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I wrote some thoughts on this film, a powerful exploration of pain and grief, specifically male grief:


While the film is a mish-mash of genres, and is punctuated by a couple scenes of violence including a soul-sickening rape, its heart is a tale of grief and mourning. Specifically, it is a tale of male grief. While we get to witness the pain of the women in the story—including Lambert’s estranged ex-wife (Julia Jones), the dead girl’s mother who has taken to cutting herself in her grief, and even the physical trauma inflicted upon the dead girl and Banner—it is the men dealing with their pain and grief that drives the action.

We see the weathered and worn weariness of Sheriff Ben, the anger and turn to substance abuse in response to a painful world by the dead girl’s brother, the loneliness and violence from a group of men trapped in the cold wilderness for too long, despair and heartbreak couched in sarcasm and cynicism from the girl’s father, Martin (Gil Birmingham in a scene-stealing supporting role), until he encounters Lambert and breaks down in tears, and of course Lambert himself who having been through a similar loss gives Martin a speech not unlike the words from Anne Lamott above. Lambert also notes at one point that instead of fighting the world, he has chosen to fight the suffering within himself because he notes, “the world would win.”


"It's a dangerous business going out your front door." -- J.R.R. Tolkien
"I want to believe in art-induced epiphanies." -- Josie
"I would never be dismissive of pop entertainment; it's much too serious a matter for that." -- NBooth

"If apologetics could prove God, I would lose all faith in Him." -- Josie

"What if--just what if--the very act of storytelling is itself redemptive? What if gathering up the scraps and fragments of a disordered life and binding them between the pages of a book in all of their fragmentary disorder is itself a gambit against that disorder?" -- NBooth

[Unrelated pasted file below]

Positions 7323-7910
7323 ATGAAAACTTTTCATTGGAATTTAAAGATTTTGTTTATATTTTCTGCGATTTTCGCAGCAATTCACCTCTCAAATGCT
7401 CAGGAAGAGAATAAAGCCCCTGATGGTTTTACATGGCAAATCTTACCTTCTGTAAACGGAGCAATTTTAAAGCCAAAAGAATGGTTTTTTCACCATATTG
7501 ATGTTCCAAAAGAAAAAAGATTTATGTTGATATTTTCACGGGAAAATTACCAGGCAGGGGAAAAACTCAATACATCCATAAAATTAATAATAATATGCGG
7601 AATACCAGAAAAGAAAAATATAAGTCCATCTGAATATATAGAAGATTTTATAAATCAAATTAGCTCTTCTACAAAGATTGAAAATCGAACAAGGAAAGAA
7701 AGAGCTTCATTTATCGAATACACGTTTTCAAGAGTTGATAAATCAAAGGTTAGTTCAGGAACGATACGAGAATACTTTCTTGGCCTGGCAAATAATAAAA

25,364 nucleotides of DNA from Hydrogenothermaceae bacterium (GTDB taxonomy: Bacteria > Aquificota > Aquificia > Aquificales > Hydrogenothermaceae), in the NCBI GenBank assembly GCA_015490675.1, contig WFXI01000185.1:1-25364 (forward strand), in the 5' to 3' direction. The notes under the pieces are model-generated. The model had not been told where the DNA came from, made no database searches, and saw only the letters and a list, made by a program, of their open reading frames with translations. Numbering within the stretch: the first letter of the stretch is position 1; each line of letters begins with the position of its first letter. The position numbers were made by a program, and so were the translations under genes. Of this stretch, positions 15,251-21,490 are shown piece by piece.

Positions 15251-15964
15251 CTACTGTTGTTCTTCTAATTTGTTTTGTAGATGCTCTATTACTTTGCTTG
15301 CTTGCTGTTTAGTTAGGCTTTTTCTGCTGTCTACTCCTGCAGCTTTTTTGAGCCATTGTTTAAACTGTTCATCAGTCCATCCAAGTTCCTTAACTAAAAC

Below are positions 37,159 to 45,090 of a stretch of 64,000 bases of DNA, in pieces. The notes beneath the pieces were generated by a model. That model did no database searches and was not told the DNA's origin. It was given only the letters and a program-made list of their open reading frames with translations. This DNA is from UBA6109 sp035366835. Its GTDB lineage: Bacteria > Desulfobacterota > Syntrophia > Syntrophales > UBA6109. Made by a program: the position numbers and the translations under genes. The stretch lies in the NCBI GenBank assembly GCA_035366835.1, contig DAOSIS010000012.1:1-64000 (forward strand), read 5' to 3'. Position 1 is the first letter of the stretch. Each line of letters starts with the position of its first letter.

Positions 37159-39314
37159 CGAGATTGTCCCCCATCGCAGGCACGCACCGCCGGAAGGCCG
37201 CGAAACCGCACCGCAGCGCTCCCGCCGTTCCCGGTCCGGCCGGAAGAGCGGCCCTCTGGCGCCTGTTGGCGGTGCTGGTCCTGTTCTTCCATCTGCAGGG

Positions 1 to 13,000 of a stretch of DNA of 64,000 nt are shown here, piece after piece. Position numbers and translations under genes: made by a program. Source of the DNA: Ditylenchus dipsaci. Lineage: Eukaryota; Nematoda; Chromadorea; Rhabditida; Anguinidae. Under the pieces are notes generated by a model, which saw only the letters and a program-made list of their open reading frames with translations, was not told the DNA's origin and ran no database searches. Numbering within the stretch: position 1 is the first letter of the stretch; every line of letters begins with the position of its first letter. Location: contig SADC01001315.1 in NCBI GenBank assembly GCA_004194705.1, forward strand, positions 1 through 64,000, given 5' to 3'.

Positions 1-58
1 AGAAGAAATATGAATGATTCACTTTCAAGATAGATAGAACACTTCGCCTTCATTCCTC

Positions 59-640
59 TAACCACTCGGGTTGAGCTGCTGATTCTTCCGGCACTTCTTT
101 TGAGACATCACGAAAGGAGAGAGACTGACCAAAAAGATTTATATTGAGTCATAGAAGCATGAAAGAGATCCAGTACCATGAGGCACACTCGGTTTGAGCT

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  • 1 month later...

I really liked this movie.  It has a couple awkward structural aspects to the way the narrative unfolds and the way Elizabeth Olsen's character is written, but I don't find those particularly damaging.  I just like the way Taylor Sheridan tells stories.  Its an old-fashioned vibe you get from classic crime and western novelists, Tony Hillerman or early Elmore Leonard or something, studded with sharp cultural observations throughout. We cpuld use more of this type of filmmaking.

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  • 10 months later...

I don’t know.  Watched this last night and while it had its moments, a few things really stuck out like a sore thumb.

First, the initial scene with the grieving father was a standout.  Then, the editing of the shootout (both of them, actually) was solid and cathartic.  Finally, the grieving brother and Renner’s conversation was well done.

However, this had some issues.  Spoilers abound.

Did business make this a white savior story?  I get the logic behind the Olson role (naive outsider).  But Renner’s character could have easily been cast as a native role.  I don’t get it.

But the main plot—the oil rig security team is a bunch of evil FBI murdering native killing rapists—makes zero sense. Here is a group of people who exist just to shoot and exact vengeance upon.  They have no motivation to start a shootout.  There’s nothing they accomplish that would not have been better served by just stonewalling.  Let’s say their ambush was successful and they were able to kill all the cops without any losses.  Then what?  Makes no narrative sense.

And how convenient that Renner’s cats are camped out on the same trail and the same mountain as the side trail from the drug house which is also the same trail as the cats, the deceased boyfriend, the deceased girl, and the trail back to the rigs. And that Renner goes back up the trail one last time to run into the killers trail right next to the cats’ lair.  Rolling my eyes.

But that was a tense shootout, and stuff.


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